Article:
False Reporting of a Crime in Rhode Island

A Rhode Islander made news recently when after self-inflicting a stab wound, he made a false report to the police regarding how the injury came to be. David Pastore reported that he was stabbed by an anonymous person close to a Family Dollar store. Pastore later admitted to the false statement, requested mental help, and was ordered to appear in court in April 2013.

What penalties does Pastore stand to face?  Under Chapter 11-32 Rhode Island Obstructing Justice, and under Title Code 11-32-2 for False Reporting of a Crime, violators face:

  • Up to one year in prison and/or:
  • Up to $500 in fines,
  • Victim restitution if it applies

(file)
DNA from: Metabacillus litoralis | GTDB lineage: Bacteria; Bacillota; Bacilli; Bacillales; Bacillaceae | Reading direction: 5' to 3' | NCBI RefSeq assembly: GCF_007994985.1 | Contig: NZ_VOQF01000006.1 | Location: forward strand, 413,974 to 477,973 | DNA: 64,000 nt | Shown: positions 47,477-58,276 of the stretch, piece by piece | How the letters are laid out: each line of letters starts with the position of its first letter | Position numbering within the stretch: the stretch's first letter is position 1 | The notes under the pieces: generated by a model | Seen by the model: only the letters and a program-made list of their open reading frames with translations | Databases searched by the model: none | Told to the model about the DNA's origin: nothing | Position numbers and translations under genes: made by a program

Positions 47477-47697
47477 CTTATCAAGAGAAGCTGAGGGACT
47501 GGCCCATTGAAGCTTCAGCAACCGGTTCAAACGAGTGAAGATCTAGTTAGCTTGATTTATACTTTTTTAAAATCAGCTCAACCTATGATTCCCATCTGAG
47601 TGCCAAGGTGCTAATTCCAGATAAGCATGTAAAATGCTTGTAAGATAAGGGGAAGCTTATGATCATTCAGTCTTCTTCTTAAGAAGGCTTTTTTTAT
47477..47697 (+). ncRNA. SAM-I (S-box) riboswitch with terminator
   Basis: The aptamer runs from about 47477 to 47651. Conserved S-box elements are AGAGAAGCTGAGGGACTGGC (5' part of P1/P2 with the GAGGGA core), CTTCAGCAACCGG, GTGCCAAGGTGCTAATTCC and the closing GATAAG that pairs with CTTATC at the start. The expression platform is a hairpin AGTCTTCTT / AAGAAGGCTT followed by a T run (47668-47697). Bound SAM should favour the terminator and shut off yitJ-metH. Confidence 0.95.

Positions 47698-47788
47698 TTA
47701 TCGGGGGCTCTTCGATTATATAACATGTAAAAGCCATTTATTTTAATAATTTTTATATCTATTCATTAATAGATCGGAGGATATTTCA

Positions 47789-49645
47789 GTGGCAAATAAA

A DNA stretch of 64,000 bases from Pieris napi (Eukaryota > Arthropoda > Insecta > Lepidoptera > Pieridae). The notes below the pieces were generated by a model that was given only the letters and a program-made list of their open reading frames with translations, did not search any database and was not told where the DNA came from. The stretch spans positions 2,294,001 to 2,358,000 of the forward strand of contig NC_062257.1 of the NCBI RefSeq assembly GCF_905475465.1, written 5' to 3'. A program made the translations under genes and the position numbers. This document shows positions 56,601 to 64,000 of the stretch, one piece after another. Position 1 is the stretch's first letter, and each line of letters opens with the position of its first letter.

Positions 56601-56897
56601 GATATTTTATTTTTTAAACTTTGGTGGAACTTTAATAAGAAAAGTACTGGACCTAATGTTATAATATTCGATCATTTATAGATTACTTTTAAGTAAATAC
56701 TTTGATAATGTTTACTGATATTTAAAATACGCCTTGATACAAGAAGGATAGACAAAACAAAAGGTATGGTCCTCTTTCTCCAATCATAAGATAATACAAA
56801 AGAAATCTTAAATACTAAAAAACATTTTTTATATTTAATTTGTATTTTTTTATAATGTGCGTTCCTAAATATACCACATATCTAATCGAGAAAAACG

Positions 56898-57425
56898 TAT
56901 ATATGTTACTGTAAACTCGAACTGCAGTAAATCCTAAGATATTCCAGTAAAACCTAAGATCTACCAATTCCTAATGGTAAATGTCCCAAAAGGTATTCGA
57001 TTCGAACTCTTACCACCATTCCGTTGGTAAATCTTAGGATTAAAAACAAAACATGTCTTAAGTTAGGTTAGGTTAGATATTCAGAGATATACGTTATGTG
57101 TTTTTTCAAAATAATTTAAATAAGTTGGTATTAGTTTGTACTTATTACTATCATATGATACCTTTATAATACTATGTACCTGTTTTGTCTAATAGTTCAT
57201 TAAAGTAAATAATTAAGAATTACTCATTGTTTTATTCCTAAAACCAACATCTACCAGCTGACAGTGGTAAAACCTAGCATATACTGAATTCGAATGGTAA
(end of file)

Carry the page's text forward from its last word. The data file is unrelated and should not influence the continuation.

The elements of this crime include:

  • The accused knew that he or she were making an inaccurate statement to the police
  • The statement could be verbal or written
  • The statement was made to law enforcement, prosecutors or a jury

In this and other cases of obstructing justice, a defense attorney can present several strategies to reduce sentencing. The judge will typically weigh the following factors:

  • Pastore’s criminal history
  • His intents for furnishing the statement to the police
  • Pastore’s mental health records

An RI attorney could furthermore argue that alternative sentencing in a mental health facility would present a better outcome for society rather than spending time in prison.

In other cases of making false statements, the situation may be entirely different. One of the typical defenses is that a defendant made a false statement in good faith – meaning they believed at the time it were true.

If you’re facing criminal charges for perjury or obstructing justice, contact the law offices of John R. Grasso at 401-272-4001.

Source: Providence Journal News